Q. Will you ever take on a new writer? What if it's by industry referral?
AGENT: While there are exceptions, of course, you have to look at it from my viewpoint. Why would I want to risk my job on a new writer with a fantastic screenplay and great referral, but who is starting at (0) below the red line? You'll have an uphill battle, and I have a downhill batting average that may cost me my job. I get work for my working clients; I don't sell ideas to the industry. There's a difference. You need to find a way to get your name into the network stream." His last words stuck with me and proved to be my way into the entertainment industry--
A week later, I signed up for Stage 32. Immediately, I began to get movement and traction. A Stage 32 pitch session with Tiffany Boyle and Stuart Arbury of Ramo Law culminated into getting repped. I finally was on the path of networking, and it was time to think outside of the box with it. I knew I couldn't fly over the entertainment wall, but I could throw them a party on this side of the wall. And so, we did just that!
I completed several show trailers including “Badland Wives,” a female-driven drama about the wives of the most notorious outlaws. Clint Eastwood’s assistant director Stephen S. Campanelli took immediate interest and came in to direct. I then leased an evening at the grand Avalon Theatre venue in the heart of Hollywood and showcased my catalog of content onscreen in trailer format, with information floor booths to match, along with a 100-foot red carpet featuring the cast from the trailers. I was able to get the event sponsored by several corporate entities and a top L.A. radio station, who announced the event on-air and posted it on their I-405 billboard. I invited networks like HBO, TNT, Amazon, Lifetime, Hulu, Netflix, etc., their VP's of Acquisition, as well as film studio development heads, agents, and managers to the free party and open food and bar. As part of the evening, we presented an award statuette by a well-known sculpture artist to an established TV show runner in the industry.
"Badland Wives" created by Pidge Jobst
Yes, all of this took a lot of doing and cost a pretty penny, but the sponsors covered it. Their sponsorship received cross-promotion, radio mentions, ads in our 16-page program, and presence on the long red carpet runner. Ticket sales went to a worthwhile non-profit, and while I wasn't a produced writer yet, my new production company was already contributing to the community on behalf of the entertainment industry. Besides, I didn't want the ticket sales; I wanted eyes on my shows. And I did get them.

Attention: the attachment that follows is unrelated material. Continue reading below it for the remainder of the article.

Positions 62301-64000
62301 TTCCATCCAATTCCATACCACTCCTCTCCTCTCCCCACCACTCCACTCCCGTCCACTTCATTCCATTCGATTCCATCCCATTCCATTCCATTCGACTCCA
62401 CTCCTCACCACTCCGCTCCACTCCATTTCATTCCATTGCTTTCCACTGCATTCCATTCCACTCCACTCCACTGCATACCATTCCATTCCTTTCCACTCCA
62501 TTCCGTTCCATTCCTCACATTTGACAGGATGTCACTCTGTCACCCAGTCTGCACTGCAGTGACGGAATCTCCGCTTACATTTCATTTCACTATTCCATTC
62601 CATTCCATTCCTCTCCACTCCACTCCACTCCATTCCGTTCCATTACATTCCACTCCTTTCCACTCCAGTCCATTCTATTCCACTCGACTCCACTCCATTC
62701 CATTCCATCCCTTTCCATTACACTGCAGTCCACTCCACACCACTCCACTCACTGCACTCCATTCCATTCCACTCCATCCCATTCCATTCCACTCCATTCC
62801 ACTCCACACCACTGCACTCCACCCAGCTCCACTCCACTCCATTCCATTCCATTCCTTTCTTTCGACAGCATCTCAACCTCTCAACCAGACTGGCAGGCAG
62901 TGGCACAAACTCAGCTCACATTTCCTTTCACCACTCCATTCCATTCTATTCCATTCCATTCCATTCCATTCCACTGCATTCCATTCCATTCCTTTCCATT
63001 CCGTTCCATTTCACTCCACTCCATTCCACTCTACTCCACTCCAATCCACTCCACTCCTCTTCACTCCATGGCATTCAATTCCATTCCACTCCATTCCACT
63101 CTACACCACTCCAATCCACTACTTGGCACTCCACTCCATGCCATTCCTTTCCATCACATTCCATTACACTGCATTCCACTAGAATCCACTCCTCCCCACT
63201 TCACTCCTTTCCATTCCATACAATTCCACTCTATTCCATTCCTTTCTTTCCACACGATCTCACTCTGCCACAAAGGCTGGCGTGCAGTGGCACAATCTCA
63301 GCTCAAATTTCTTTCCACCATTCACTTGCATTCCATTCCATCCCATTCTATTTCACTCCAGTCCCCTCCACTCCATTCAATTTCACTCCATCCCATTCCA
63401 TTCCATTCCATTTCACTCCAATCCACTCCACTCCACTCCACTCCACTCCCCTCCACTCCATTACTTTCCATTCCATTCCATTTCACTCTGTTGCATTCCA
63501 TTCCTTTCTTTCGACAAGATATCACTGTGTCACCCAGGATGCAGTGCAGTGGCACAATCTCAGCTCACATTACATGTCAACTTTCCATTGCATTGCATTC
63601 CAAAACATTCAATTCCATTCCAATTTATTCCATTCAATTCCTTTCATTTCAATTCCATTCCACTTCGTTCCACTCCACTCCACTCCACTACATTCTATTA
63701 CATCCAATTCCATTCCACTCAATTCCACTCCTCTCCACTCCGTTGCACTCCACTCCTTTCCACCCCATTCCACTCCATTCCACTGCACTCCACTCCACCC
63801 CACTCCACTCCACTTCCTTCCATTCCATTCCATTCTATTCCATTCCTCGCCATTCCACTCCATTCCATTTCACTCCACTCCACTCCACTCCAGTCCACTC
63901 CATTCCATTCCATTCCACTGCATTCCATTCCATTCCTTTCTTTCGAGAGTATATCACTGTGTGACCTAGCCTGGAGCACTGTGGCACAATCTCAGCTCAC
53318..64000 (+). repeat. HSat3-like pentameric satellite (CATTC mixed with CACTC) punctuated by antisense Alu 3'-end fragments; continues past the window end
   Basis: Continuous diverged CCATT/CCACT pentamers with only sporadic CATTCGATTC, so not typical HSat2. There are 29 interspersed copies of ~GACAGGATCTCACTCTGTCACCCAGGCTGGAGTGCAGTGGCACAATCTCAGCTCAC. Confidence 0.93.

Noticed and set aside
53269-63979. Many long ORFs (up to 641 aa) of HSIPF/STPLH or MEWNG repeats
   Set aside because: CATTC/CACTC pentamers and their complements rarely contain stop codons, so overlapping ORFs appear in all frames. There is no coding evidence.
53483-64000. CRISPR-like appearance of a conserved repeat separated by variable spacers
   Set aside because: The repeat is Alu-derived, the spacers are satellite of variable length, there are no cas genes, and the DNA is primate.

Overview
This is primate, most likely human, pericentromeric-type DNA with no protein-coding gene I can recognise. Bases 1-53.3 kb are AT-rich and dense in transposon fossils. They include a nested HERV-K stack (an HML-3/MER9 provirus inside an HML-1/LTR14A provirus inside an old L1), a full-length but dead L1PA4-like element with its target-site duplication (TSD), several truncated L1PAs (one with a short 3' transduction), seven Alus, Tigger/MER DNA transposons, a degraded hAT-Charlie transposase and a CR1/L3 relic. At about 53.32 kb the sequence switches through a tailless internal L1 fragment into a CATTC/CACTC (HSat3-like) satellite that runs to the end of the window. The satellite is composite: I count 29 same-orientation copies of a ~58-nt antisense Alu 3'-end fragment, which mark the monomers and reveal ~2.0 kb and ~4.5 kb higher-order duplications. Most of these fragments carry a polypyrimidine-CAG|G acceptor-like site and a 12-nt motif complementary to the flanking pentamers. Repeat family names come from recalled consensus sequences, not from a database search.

Pidge Jobst hosted a Avalon Theatre event showcasing his projects to HBO, TNT, Amazon, Lifetime, Hulu, Netflix
Because of the event, we were able to submit to HBO and others. Currently, we have two shows being reviewed by networks, a major director shopping another TV series, and Ramo Law gearing up for a shopping run with a new drama I'm very much excited about, its trailer being directed by Oley Sassone of "Fantastic Four", "Xena Warrior Princess", and "Mutant-X" fame.
Stage 32 wasn't just a networking venue; they were the turning point for my content and career. If I had to give a few notes to aspiring screenwriters trying to break into the industry, it's to look at this purely as a networking venture. Yes, you need to have a viable TV show or feature film concept ready and a great hook to boot, not to mention a polished script, but it's the networking that will familiarize the industry with you and popularize you within the industry. Content is king only for those already produced and working. For those outside the wall and rooms, credit is king.
Brand your name, make it a brand. If you don't have a name, go under the banner of a successful production company or studio. The price point for the option you give them may be lower than you want, but you will get on the board. It will be their name that frontrunners you and shepherds your project. Solicit managers and entertainment attorneys at first to achieve script requests and get you into rooms, not agents; an agent will eventually find you. It’s a numbers game--querying thirty managers will get you three responses, which in turn will afford you one meeting. Be polite, always. And per the agent’s advice, "find a way to get your name into the network stream."
For me, it was Stage 32 who got my name on the boat and that boat into the river.